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Subject: Re: [Boost-build] OSX linker question
From: Michael Jackson (mike.jackson_at_[hidden])
Date: 2009-09-03 13:15:22

On Sep 3, 2009, at 12:41 PM, Vladimir Prus wrote:

> On Sunday 30 August 2009 Michael Jackson wrote:
>> On Aug 30, 2009, at 4:05 AM, Vladimir Prus wrote:
>>> 1. What option(s) should I use to avoid the above error at link
>>> time?
>>> 2. What options should I use to make 'main' find both liba and
>>> libb at
>>> runtime, without explicit setting of DYLD_LIBRARY_PATH?
>> Not completely sure but if the libraries have the correct
>> "install_name" embeded in them then there shouldn't be a need for any
>> extra library paths.
> Well, then you cannot run executables until those libraries are
> installed,
> right?
>> But I see from your link command that you are
>> explicitly setting the "install_name" to just the name of the
>> library:
>> -install_name "libb.dylib"
>> So you will probably have to figure out how to store the path where
>> libb was compiled into.
> And should I then adjust the install name during install?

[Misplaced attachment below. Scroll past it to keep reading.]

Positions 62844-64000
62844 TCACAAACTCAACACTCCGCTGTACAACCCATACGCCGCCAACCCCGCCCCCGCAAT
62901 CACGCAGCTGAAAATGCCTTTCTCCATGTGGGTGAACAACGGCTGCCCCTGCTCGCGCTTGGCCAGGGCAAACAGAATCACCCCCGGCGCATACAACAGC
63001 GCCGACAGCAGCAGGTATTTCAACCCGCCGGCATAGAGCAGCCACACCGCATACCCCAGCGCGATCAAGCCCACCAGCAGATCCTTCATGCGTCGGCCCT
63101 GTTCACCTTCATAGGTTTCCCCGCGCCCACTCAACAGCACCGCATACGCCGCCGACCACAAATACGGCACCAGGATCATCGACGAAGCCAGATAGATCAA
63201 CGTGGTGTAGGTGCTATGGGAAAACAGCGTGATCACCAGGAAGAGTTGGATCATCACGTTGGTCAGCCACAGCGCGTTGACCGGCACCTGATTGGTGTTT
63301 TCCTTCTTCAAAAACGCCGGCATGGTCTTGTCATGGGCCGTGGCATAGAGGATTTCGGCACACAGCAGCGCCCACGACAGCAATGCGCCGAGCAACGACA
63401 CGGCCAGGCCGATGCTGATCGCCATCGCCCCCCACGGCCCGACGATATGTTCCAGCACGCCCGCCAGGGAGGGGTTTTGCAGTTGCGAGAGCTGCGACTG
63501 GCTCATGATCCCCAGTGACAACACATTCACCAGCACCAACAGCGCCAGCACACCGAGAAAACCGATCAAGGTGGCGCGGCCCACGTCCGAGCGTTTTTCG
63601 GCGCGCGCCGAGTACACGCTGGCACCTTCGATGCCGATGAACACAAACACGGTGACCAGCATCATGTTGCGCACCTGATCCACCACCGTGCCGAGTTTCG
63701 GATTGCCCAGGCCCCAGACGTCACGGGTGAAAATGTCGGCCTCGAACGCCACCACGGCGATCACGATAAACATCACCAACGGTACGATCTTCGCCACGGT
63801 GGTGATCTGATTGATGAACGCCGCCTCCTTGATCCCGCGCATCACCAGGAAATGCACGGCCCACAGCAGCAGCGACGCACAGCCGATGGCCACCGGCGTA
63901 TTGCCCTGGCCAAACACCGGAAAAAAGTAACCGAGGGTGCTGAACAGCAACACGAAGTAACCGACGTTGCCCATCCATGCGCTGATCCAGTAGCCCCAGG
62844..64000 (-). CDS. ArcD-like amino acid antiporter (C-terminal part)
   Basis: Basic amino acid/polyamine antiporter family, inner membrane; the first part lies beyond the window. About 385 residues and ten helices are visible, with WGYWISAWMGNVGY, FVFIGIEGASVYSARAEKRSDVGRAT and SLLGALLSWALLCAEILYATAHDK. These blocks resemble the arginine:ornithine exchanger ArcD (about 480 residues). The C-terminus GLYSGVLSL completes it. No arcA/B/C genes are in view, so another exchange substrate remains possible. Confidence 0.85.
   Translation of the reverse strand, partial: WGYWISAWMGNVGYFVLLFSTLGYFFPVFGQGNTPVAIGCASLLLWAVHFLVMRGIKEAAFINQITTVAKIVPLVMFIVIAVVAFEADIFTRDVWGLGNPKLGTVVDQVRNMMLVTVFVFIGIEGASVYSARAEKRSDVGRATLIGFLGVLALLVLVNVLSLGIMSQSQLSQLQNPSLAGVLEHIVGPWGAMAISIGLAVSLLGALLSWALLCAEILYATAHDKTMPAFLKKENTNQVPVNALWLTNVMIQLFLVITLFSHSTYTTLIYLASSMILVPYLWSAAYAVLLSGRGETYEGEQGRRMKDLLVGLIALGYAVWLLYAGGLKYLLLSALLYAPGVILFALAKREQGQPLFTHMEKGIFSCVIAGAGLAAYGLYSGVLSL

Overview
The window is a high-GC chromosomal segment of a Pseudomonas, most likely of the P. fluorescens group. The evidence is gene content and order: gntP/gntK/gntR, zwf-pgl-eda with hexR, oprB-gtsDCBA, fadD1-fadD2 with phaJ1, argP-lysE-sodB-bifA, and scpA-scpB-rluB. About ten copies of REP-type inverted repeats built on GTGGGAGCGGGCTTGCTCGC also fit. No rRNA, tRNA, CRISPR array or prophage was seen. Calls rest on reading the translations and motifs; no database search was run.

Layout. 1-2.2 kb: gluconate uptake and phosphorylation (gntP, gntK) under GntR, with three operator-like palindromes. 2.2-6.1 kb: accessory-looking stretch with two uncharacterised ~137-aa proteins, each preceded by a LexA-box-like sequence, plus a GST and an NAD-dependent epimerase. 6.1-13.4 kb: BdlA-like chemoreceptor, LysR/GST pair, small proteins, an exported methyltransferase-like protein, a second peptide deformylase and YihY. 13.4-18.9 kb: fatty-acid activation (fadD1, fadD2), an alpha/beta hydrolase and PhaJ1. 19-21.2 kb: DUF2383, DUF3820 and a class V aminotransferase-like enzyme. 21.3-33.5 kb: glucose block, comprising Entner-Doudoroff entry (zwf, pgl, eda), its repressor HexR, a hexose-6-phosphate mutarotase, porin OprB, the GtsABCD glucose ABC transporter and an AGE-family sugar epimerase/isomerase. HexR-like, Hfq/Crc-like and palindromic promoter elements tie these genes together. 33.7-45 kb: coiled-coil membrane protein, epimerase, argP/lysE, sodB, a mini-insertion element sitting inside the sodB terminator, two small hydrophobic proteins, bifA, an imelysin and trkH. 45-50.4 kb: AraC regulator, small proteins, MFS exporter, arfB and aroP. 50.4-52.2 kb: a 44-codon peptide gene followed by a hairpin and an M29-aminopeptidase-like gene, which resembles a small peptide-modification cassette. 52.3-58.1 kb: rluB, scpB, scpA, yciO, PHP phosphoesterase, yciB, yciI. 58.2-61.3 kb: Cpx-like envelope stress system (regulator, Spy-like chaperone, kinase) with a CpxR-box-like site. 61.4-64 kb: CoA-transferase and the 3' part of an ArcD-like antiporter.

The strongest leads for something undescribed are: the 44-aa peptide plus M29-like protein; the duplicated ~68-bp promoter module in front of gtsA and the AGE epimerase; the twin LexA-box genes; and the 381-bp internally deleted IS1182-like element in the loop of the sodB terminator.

> - Volodya
> _______________________________________________
> Unsubscribe & other changes:

You have a few choices. You can set the full path to the library
during build time. This allows someone to run an executable linked to
the library as long as the library stays in the original built
location. This can be useful for unit testing executables from the
build tree with out having to install anything.

Next, you can encode the full installation path into the build
library. You will then have to actually run an install step before
anything will run because the executable will be looking for it in the
installation location. Not really recommended.

Next, you can add code to your installation routines that "fixes up"
recursively all the paths that are in the executable and library that
are NOT System paths. CMake has some code in place that does this. If
you are bundling libraries inside a .app package then the install_name
of the library would usually start with "@executable_path/../{lib},

The least recommended way is to just leave the install_name as the
name of the library, hack the heck out of a shell script that sets up
environment variables for DYLD_LIBRARY_PATH to make them set for where
ever the application is launched from and then install that shell
script. Definitely NOT recommended.

Hope that helps

Mike Jackson mike.jackson_at_[hidden]
BlueQuartz Software
Principal Software Engineer Dayton, Ohio

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